Remote Control

by Susan Wilkins-Hubley

When you are living with or married to a divorced man, there are times when the past will sneak up behind you when you are least expecting it, and remind you in no subtle ways, that your mate had an important woman in his past. Depending on where you are emotionally in the relationship and with yourself, this can be perceived as intrusive.

You’ve worked hard all day and you put the key in the front door to your humble abode and check the mailbox. You see some mail and happen to notice his ex’s name on some of the mail today. What is your reaction? Many times the reaction is anger, you want to let the postman know that darn it she’s not part of his life and you want to know under no uncertain terms why you are getting mail in your mailbox addressed to her! Don’t shoot the messenger. Go to the source, your husband.

“Tanya” a member of The Second Wives wrote about her frustrations: “…. I am sick of having bills and bank statements come to OUR house with THEIR names on them… especially because I am in charge of the checkbook. I hate seeing her name next to his. No more. Get her name off everything…. NOW!….” Second wives frequently see these instances as an intrusion on their privacy, and in their lives. Second wives can have difficulty accepting their husbands pasts and justifiably so especially if the divorce was not amicable and there are some lingering feelings of anger between the ex-wife and present wife.

Phone calls from the ex-wife to the husband can also be seen as intrusive to the present wife, especially when the phone calls have no merit and do not pertain to any children that the couple may share. Phone calls that occur full of “could you fix my washing machine” or “I need you to pick up some milk at the store” are also annoying and inappropriate. It becomes a battle of wills between the parties. You feel like screaming “He’s my husband damn it! You’ve parted ways now act like it!”

Sound familiar?

Phone calls, mail, e-mail messages, or voice machine messages, whether or not they are necessary, feel almost as though the first wife is trying to regain or instill some sort of control over the situation. If these things affect you, she’s got “remote control” whether she knows it or not. How can we manage our responses to “remote control”? How can we keep these intrusions from running and ruining our relationships with our man?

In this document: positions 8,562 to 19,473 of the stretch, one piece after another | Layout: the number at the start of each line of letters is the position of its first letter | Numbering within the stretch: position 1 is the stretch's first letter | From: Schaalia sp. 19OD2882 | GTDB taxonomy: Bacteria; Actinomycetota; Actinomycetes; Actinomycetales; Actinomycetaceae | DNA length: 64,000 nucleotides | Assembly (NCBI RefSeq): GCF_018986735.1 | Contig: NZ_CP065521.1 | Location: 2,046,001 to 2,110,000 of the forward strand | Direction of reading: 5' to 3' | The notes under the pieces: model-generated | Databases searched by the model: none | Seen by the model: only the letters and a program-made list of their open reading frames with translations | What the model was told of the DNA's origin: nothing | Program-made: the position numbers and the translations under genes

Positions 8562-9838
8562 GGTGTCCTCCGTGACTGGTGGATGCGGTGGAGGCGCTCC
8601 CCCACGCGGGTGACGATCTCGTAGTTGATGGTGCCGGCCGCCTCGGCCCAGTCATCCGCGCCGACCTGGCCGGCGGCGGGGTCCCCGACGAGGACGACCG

Here’s a few hints:

Realize that unless the mail you see in your mailbox is from a NEW account, it’s probably an innocent occurrence and the first wife did not make it happen. However, it is up to both the first wife, and more so the husband to clean up their accounts and have mail sent respectively. Approach your husband and let him know how the mail makes you feel. Don’t tear a strip off of him when he walks in the door, but sit down with him after dinner and tell him that although it doesn’t seem like a major thing to him, you would really appreciate him moving on with regards to bills, magazine subscriptions, etc. They are no longer an item, so let’s “play” that way.

Phone calls are another ball of wax. Many times phone calls need to be managed by the husband. Again, discuss this honestly with your husband and let him know how you feel about the first wife calling too often, or for nothing in particular, if she does this. Let him know that you are willing to meet in the middle by suggesting phone calls after a certain hour and limit the calls to one call. You may want to limit the calls to once per week. Each situation needs to be considered uniquely. Establish your personal boundaries so that you do not feel like your life is being controlled by the phone. Get call waiting!

E-mail is a great way for divorced individuals (notice I did not use the word couples?) to correspond. You always have a written copy of the conversation and if your husband is willing, you might ask him to share the e-mail with you. You’ll feel more in control of your life and the situation at hand. As always, discuss setting limits with regards to the content and frequency of the e-mail if that is what you feel you need.

Voice mail is something that is hard to control and many times unavoidable. If the ex is leaving abusive or intrusive voice mail, perhaps you might discuss giving her another number that you can obtain from your phone company that does not have a voice mail feature. That way – you don’t have to hear it! Voice mail can be used as wonderful ammunition if it becomes abusive or harassing in nature. Keep a copy if so.

Understand that this all takes time but don’t allow either the ex-wife or your husband to drag it out. Present a “move on” attitude for the sake of a happy relationship and home. Express a “can do” attitude without sounding dictative. Sometimes men can be just plain dense about these kinds of thing (sorry guys).

Communication between yourself and your hubby is the key to managing “remote control”. Your hubby must take ultimate responsibility for incoming communication and any mail that comes to your home. If he doesn’t, it’s time for a serious look at your relationship. If he’s not willing to help *you* feel as though your life is not being run by his divorce and past marriage or relationship, your relationship will not develop. You will be stuck in the past and unable to move on as a happy loving and healthy couple.

Let me know if this article has helped you!
Susan Wilkins-Hubley
Canadian Mom & Stepmom to Four
[email protected]

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